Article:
But when we are talking business and entrepreneurship, the OG #girlboss herself, Sophia Amoruso, really inspires me because we have some parallels. She actually has a nontraditional background and worked in retail as well. Her story is one that inspires many, for all of you readers who haven’t checked her out. I read her book around the time I launched my company and was like “I can f***ing do this!” Actually, March of 2017 I went to the first ever GIRLBOSS Rally in L.A. It was a day of female empowerment and gave me just the push I needed. 2017 was a tremendous year of growth and momentum!
What advice would you give to your 20-year-old self?
I would tell my 20-year-old self that it’s okay to keep standing out–you always have. This is why even as a teen, I stood out for my style and just being my real self. Don’t waste time blending in, don’t “tone it down,” don’t keep your ideas to yourself as you’ve been told to do. But at 20 I had just gotten out of a bad, abusive relationship so I would tell that young lady that things are going to get good one day, you’ll see. You will have some more shitty stuff in your 20’s though, but after that, things change in a way never imagined. I would have told my 20-year-old self to start her business a lot earlier though. That’s my only regret, in fact, is that I didn’t start my company sooner.
What in your past has empowered you to push forward with your dream?
I come from an oppressive, blue-collar factory town that one has little to no chance of getting out of. It’s really a depressing place. And I grew up being terrorized in a violent household. Exposure to drugs and alcohol, beatings, going to jailhouses, having police at the house on a regular basis, etc. I knew growing up what I was seeing, I wasn’t going to be THAT–that being my mom’s second husband who was a drug and alcohol abuser. Wasn’t going to be a product of my environment. Luckily, my mom is a driven person and always strived for better so I took after her in that. This man made our home a house of horrors told me I was a loser, a nobody, a nothing from the time I was 6 to almost 19 years old. He said I was nothing and would always be nothing–yes he left bruises on me that are gone but the abuse that never leaves is the mental/emotional abuse.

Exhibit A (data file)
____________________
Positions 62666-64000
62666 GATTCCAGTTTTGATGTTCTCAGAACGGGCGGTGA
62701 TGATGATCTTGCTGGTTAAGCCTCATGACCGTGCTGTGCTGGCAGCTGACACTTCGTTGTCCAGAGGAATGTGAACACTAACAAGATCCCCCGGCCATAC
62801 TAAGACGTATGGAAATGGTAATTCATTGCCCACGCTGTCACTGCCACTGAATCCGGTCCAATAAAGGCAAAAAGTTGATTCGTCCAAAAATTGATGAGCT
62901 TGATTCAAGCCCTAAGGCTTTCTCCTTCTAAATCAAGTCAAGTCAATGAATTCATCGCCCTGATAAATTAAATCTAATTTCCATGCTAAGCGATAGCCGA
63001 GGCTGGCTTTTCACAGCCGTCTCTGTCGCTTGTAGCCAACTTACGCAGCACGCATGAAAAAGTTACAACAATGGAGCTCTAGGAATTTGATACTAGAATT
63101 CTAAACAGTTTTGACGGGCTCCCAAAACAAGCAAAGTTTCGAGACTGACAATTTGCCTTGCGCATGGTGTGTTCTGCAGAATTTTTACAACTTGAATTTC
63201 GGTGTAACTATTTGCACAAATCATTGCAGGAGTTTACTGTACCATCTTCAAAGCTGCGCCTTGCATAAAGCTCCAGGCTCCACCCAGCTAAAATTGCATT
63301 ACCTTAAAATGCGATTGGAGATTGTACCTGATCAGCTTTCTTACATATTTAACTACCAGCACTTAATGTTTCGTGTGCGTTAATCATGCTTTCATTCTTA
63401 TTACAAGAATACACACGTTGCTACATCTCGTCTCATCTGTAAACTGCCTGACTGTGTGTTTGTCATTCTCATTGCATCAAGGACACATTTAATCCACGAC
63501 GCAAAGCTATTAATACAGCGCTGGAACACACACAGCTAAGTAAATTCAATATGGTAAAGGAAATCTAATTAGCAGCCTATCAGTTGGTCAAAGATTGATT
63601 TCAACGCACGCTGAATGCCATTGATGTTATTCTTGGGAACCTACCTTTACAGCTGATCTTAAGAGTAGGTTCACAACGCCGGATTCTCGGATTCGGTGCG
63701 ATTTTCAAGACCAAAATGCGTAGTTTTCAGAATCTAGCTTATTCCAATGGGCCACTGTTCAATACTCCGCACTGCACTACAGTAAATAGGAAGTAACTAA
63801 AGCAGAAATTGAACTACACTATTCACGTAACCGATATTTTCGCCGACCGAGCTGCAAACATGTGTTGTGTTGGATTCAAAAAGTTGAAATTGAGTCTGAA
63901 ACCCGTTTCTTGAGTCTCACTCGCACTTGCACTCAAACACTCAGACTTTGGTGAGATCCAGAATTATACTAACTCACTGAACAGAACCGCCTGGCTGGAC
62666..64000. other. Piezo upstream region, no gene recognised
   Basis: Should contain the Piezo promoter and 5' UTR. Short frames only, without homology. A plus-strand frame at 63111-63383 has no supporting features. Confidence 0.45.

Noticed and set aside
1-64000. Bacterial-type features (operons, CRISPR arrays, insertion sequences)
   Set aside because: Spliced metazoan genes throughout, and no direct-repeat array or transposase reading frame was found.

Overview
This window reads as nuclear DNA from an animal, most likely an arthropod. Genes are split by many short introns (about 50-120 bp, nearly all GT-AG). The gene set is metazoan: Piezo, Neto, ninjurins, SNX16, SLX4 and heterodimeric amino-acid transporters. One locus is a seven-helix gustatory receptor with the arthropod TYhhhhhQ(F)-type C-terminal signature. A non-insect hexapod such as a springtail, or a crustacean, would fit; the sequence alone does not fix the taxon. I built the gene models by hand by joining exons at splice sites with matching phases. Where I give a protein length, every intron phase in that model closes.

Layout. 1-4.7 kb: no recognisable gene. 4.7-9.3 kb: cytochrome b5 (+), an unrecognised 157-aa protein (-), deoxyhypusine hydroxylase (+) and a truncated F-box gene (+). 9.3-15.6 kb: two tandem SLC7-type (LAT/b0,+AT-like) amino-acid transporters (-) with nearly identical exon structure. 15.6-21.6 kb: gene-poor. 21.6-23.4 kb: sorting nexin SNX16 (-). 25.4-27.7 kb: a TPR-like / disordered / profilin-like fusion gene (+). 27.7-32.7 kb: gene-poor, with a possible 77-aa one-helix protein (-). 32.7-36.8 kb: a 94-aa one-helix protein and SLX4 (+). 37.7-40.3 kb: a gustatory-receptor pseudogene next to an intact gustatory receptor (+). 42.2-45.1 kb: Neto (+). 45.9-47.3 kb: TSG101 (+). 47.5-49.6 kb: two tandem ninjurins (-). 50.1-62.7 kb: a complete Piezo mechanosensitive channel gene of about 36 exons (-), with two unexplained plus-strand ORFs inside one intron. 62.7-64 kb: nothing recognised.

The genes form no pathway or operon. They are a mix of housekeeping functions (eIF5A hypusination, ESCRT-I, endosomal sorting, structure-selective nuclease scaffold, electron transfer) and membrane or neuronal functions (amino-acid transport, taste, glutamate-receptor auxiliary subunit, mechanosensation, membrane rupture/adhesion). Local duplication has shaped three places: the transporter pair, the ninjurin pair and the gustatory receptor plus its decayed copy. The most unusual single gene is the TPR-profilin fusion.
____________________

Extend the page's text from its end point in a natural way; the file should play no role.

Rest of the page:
I still hear that voice that I’m worthless and a nobody BUT I decided that can’t stop me even though I still suffer damage from those words. So I didn’t create this success to prove anything to anyone but myself. I started retail as a teenager and saw I was damn good at it and became a manager at 17. It got me out of there and I used retail to build 20+ years of business acumen to get to where I am now with Your Stylist, LLC. Even in retail, I suffered verbal abuse from poor leaders who held me back for years but I was able to push ahead and create my own business. So I’ve never had anyone cheerleading me on. I’ve always been torn down over and over but I have managed to turn that into motivation somehow. Also, not being given any advantages or help in life drives one to create opportunities instead of waiting on them to arrive.
Tell us a fun fact about yourself.
I have some fun facts!! I was an extra in the movie “Airborne” in the 90’s. Jack Black and Seth Greene are in it. I had braces at 36. I used to win hula-hoop contests as a kid and can still do it for hours on end! I met my skateboarding idol in 2000, Steve Caballero. Oh and I can still ride a skateboard. 🙂